HOLLYWOOD — Paramount’s “The Truman Show,” long seen as one of the summer’s box office wild cards, came up aces over the weekend, bowing to a studio-estimated $31.6 million.
Director Peter Weir’s critically acclaimed drama, which stars Jim Carrey as a man who discovers that since birth he has been the unwitting star of a 24-hour television show, beamed into 2,315 living rooms for a terrific $13,650 average.
Meanwhile, Warner Bros.’ newcomer “A Perfect Murder” knocked off a solid $16.3 million, according to studio projections, landing it in second place. Among holdovers, Sony’s “Godzilla” continued its downward slide, dropping 45% to $10 million, while Fox sophomore “Hope Floats” dipped 40% to $8.5 million.
A wide variety of films in release powered the theatrical market to an estimated $90 million total, a whopping 27% ahead of last year at this time.
The combination of Carrey’s star power, near-unanimous critical praise and an inspired marketing campaign helped “The Truman Show” attract an audience which crossed age, gender and regional barriers.
“The makeup is even broader than we had expected,” said Wayne Lewellen, Paramount distribution president. “We had a lot of young males as well as a lot of older people who normally wouldn’t come to a Jim Carrey picture.”
However, one longtime Carrey constituency was not in evidence in large numbers: young children. With its themes of media manipulation and destiny vs. self-determination, “The Truman Show” is no “Ace Ventura: Pet Detective.”
Lewellen added that the film packed houses in smaller markets as well as major cities.
While it’s all but impossible to project a film’s long-term prospects until second weekend ticket sales are counted up, “Truman” is virtually assured of hitting $100 million. Only one non-sequel, “Bram Stoker’s Dracula,” has ever bowed to more than $30 million and failed to reach the $100 million mark.
Exit polls and anecdotal data indicate opening weekend audiences responded very positively to the film, despite the fact that — or in some cases because — it’s not a typical Carrey comedy. More than 78% of respondents described the film as excellent or very good, according to Lewellen.
The question now is how far into the box office stratosphere that positive word of mouth will propel “Truman.” If the film catches on in a big way, most ob-servers agree that $150 million or even $200 million is not out of the question. However, while the film has been compared to Paramount’s previous summer sleeper “Forrest Gump,” few expect “Truman” to achieve anywhere near “Gump’s” $330 million domestic cume.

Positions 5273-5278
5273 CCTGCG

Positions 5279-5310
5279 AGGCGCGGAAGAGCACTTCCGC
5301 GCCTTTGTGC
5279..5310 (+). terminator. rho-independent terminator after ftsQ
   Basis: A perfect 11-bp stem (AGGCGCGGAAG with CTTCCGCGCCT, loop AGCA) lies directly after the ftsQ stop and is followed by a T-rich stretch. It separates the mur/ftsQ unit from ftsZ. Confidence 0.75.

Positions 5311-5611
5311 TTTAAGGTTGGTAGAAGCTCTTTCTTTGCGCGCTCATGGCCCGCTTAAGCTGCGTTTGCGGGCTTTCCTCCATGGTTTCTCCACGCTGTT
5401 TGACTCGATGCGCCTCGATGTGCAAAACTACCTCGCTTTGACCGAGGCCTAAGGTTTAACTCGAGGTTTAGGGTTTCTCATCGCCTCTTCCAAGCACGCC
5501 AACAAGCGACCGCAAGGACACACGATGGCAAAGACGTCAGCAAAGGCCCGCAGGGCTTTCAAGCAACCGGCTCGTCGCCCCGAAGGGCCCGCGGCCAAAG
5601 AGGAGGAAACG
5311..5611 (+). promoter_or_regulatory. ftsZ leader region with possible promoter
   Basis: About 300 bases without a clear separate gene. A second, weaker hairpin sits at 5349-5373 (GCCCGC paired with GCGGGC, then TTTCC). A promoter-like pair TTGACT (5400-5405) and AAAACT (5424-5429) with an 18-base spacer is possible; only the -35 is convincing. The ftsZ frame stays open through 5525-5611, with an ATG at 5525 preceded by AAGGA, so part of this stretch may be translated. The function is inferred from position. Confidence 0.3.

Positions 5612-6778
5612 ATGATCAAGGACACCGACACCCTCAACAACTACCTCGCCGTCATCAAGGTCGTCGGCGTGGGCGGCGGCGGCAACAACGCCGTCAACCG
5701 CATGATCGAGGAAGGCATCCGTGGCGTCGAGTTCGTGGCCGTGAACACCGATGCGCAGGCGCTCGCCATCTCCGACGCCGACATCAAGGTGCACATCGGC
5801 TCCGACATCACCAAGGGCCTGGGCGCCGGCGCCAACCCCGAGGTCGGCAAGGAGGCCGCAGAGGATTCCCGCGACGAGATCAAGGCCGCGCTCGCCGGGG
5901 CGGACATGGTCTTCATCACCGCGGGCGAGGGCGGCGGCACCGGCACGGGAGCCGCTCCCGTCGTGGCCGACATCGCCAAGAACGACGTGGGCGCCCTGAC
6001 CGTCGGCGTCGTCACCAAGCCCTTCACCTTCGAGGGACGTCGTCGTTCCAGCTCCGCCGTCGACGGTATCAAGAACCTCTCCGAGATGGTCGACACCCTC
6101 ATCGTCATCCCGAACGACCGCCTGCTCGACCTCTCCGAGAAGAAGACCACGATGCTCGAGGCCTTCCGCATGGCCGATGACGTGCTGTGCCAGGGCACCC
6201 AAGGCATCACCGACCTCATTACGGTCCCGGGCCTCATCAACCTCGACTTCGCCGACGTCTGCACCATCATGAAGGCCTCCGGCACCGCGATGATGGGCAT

Whatever the final total, the film will likely be a turning point for Carrey’s career. While he had already proven himself to be one of Hollywood’s top box office attractions (both “Ace Ventura: When Nature Calls” and “Liar Liar” opened to more than $30 million), as well as one of its best paid stars, “The Truman Show” demonstrates — in a way that the disappointing “Cable Guy” failed to do — that Carrey is capable of considerably more than slapstick comedy and rubber-faced mimicry.
Although the Andrew Davis-helmed “A Perfect Murder” attracted a considerably less diverse audience, Warner Bros. distribution president Barry Reardon predicted the pic would continue to sell tickets, perhaps eventually grossing as much as $75 million.
“It’s a really good suspense thriller and there’s nothing like it coming along,” said Reardon.
The Michael Douglas starrer’s longevity could get a boost from the fact that it appealed overwhelmingly to older audiences. About 95% of those in attendance were over 25, according to Reardon.
Since older audiences are less likely to rush out to see movies on opening weekend, older-skewing films tend to be less front-loaded than youth-oriented pics.
Among specialized releases, Miramax’s German-language acquisition “Beyond Silence” bowed quietly in four New York and L.A. arthouses with $14,000, for an inauspicious $3,500 per screen average.